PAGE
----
12 March 2013


First of all: I love Wittgenstein’s Tractatus! It may have been naive to try and explain the world in such a “simple” logical framework, but it is still one of the best and most readable approaches of the 21st century. For computer scientists this should be of special interest:

3 .333 A function cannot be its own argument, because the functional sign already contains the prototype of its own argument and it cannot contain itself.

If, for example, we suppose that the function F(fx) could be its own argument, then there would be a proposition “F(F(fx))”, and in this the outer functions F and the inner function F must have different meanings; for the inner has the form φ(fx), the outer the form ψ(φ(fx)). Common to both functions is only the letter “F”, which by itself signifies nothing.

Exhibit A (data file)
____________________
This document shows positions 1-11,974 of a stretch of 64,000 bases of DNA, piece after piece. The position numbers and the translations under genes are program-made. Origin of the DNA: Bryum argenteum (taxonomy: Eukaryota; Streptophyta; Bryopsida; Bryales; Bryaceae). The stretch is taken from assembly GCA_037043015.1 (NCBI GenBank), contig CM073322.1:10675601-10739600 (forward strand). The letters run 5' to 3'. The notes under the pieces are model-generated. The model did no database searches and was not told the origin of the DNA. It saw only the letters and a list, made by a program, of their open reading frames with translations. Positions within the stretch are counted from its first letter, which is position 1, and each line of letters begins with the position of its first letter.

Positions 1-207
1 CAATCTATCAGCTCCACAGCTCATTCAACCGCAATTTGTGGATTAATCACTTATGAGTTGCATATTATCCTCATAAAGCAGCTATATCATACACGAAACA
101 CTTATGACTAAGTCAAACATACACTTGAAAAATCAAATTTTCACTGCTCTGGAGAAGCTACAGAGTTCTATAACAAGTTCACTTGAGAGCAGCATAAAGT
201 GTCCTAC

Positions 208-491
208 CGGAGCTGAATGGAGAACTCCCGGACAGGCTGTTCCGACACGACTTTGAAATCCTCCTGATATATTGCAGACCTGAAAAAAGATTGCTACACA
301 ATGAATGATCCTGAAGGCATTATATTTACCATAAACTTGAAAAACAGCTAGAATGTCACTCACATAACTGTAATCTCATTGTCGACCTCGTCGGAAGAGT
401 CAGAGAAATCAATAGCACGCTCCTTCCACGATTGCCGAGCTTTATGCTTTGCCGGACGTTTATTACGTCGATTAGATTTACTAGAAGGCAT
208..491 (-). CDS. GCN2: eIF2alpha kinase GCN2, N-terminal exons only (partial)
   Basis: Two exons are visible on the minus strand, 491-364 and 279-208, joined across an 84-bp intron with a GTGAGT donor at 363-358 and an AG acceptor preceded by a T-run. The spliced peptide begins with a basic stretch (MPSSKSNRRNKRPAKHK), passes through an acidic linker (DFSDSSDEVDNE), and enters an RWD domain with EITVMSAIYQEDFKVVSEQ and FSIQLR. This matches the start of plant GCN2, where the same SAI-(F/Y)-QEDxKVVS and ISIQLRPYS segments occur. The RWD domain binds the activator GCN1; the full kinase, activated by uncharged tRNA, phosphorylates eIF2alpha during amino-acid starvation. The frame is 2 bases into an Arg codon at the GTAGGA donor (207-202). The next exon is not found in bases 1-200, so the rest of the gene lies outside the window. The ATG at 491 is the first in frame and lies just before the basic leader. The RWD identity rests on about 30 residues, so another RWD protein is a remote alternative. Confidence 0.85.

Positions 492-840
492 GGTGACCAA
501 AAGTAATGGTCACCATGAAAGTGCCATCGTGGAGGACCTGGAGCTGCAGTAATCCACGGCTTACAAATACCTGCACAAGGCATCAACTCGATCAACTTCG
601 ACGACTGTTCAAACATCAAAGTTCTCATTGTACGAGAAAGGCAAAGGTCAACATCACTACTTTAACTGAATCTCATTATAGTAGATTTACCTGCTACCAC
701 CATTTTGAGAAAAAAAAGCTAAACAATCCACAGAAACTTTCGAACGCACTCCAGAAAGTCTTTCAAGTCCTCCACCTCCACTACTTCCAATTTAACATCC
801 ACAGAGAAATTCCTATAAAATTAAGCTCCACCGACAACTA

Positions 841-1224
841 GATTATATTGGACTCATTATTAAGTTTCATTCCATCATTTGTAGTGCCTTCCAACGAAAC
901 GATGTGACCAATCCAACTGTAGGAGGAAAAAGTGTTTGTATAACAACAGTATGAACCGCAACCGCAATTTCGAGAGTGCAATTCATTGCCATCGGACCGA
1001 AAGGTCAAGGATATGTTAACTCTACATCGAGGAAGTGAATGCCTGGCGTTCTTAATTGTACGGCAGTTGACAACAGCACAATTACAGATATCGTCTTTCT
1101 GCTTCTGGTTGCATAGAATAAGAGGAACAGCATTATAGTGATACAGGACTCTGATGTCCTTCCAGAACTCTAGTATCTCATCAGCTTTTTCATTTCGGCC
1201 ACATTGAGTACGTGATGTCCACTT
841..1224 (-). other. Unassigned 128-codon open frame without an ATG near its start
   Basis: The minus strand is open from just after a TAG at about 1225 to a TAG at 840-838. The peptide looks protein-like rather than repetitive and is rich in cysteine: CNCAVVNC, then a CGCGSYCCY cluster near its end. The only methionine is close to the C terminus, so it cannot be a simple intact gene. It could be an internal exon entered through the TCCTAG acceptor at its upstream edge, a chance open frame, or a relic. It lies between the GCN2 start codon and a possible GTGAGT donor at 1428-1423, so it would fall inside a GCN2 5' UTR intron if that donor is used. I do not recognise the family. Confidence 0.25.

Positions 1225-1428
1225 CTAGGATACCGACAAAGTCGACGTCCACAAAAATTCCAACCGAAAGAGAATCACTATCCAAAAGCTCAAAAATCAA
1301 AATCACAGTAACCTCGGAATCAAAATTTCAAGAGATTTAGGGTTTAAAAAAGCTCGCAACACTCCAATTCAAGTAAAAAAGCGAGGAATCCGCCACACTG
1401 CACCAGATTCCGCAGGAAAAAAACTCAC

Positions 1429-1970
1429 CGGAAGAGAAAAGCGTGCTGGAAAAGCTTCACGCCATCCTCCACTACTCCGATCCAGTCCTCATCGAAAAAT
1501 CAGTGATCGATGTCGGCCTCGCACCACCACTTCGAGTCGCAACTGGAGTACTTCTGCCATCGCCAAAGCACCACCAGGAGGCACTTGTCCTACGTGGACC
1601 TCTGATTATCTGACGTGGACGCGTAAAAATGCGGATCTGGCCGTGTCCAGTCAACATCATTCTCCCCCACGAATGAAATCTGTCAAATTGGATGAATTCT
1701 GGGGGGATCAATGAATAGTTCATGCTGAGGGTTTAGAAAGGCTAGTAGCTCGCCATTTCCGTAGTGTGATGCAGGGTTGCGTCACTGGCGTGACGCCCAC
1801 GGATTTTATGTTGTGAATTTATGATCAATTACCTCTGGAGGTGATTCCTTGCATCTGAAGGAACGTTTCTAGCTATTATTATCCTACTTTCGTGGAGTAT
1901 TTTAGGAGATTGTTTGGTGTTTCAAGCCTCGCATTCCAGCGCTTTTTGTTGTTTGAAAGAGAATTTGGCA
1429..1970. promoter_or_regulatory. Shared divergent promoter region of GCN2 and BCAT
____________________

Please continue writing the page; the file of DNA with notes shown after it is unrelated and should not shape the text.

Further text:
This is at once clear, if instead of “F(F(u))”, we write “(φ) : F(φu) . φu = Fu”.

Herewith Russell’s paradox vanishes.

It seems Wittgenstein used something similar to simple typed lambda, where ¬∃σ. ⊢ λ x . x x : σ. I wonder how his world would have looked in a more turing complete framework.

You can find the complete text and translation here.
The picture above was taken from Wikipedia.